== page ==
But, in the end, it’s all about story. Finding the story and crafting it in a way that’s exciting for the reader. That’s my job as a writer whether I’m writing fiction or non-fiction.

VENTRELLA: How did you get started in the business?

BASHMAN: About four years ago, I decided to take a swing at publishing some articles after I became involved with a writing group. I learned to craft a query, sent out a few ideas to some local publications, and sold my first article. In the years prior, I had published my master’s thesis and a few book reviews, so I did have some, albeit minimal, publishing credentials. Once that first article was published, I began sending out more queries to both local and national markets, and the sales began rolling in. I’ve written dozens of interviews and profiles for numerous publications, but I’ve also written features, book reviews, and now a non-fiction book.

VENTRELLA: How do you pitch a nonfiction book or article?

BASHMAN: Pitching a non-fiction book is different than pitching an article, so let’s tackle a book first. To pitch a non-fiction book, the writer must write a non-fiction book proposal. The book proposal contains detailed information about the editorial format, the book contents, the author’s marketing and promotion intentions, who will buy the book, media contacts, and more. A sample chapter or two is also submitted with the book proposal. The author must then pitch the book to an agent, via a query letter, in order to find an agent to represent him in selling the book. Some publishers may accept proposals directly from an author, but most do not. So, unlike fiction, the entire book does not have to be completed before pitching to an agent or editor.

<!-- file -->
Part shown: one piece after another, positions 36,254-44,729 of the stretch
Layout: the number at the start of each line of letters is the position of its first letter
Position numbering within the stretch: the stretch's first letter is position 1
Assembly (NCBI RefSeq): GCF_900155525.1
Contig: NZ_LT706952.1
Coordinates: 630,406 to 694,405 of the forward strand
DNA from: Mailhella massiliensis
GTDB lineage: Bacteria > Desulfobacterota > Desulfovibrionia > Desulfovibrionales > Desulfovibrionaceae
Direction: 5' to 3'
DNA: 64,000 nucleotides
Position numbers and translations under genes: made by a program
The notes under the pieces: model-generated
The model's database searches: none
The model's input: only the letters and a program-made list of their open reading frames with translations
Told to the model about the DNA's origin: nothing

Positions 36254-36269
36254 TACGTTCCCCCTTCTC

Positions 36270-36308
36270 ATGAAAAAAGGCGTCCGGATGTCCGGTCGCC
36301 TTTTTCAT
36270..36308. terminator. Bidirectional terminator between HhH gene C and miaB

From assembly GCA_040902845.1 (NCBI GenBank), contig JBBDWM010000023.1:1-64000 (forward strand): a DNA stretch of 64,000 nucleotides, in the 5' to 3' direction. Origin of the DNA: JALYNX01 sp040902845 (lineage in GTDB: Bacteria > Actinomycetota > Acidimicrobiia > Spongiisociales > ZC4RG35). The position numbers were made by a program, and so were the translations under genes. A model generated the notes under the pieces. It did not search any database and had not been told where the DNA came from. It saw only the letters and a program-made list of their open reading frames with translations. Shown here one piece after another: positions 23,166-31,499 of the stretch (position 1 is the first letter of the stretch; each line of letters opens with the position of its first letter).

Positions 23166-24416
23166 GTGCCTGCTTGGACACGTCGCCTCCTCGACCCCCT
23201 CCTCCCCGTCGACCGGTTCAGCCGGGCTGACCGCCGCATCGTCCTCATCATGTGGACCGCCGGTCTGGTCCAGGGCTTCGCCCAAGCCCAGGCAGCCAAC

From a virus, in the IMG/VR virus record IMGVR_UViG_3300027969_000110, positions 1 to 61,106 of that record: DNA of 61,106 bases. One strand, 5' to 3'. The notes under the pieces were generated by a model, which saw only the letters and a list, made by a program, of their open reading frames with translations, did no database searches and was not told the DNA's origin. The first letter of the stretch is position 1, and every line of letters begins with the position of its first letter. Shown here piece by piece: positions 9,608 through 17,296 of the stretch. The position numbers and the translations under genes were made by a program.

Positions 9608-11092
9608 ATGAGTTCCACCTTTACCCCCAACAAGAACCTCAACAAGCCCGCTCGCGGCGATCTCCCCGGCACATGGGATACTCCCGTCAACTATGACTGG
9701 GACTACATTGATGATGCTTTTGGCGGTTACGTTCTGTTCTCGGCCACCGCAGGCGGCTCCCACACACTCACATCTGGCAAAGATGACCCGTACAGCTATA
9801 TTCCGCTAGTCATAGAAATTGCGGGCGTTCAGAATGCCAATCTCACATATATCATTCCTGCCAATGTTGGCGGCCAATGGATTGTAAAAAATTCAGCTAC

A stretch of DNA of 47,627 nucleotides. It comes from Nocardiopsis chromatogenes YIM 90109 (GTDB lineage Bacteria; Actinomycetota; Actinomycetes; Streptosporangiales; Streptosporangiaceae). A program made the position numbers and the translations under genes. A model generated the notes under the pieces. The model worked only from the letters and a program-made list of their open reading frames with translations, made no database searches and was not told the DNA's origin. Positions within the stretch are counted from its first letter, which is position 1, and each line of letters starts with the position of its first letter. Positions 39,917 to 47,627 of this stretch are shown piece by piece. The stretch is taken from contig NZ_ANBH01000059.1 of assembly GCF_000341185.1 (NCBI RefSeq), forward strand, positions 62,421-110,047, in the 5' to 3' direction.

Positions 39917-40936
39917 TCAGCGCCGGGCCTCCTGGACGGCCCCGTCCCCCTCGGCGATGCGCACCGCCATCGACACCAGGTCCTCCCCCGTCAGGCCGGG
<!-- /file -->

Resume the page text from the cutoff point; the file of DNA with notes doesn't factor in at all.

The process of writing a non-fiction book proposal is helpful beyond obtaining a sale. It helps the author flesh out and refine his ideas and really get a good handle on the book. And when it comes time to write, the author is ready to go.

Pitching an article is a different beast. To pitch a non-fiction article the writer must send a query to an editor telling that editor about the proposed article and why it’s a good fit for his publication. This is done prior to writing the article. It does help sometimes, depending on the type of article you wish to write, to have one or two quotes from “experts” in your pitch to support your proposal. For an interview or profile I have not found this necessary, but I would recommend using expert quotes for a feature article. It shows the editor that you not only have the knowledge to write the article but that you also have access to the experts who can support the material.

My experience has shown that once I’ve worked successfully with an editor, it is easier to pitch new ideas to him and have them accepted for publication, as long as the ideas are good, obviously, and fit the publication’s needs. I’ve also had editors contact me on numerous occasions asking if I would be interested in writing a particular piece for their publications. When that happens, it certainly makes life easier because I bypass the query process. If and when that happens, it’s important to remember that it’s okay to turn down an assignment if your schedule will not allow you to complete the piece on time to meet the editor’s deadline. Always, always, always meet your deadlines.

VENTRELLA: Giving a pitch to a fiction editor or agent is a skill few have. How do you manage it? What advice do you have?

BASHMAN: The hook is all important. A query letter must hook the agent or editor in the first sentence just like the first sentence of a book must hook the reader. The writer must give the agent a reason to continue reading the query letter and to request sample chapters. It may seem like a simple thing, especially after writing and editing a manuscript, but it’s not. Crafting a good query letter takes time, but it’s important for the writer to take the time to do it right. How awful would it be for a great manuscript to sit forever in a drawer because an author didn’t take the time to learn how to write a good query and therefore couldn’t get an agent or editor to read the manuscript?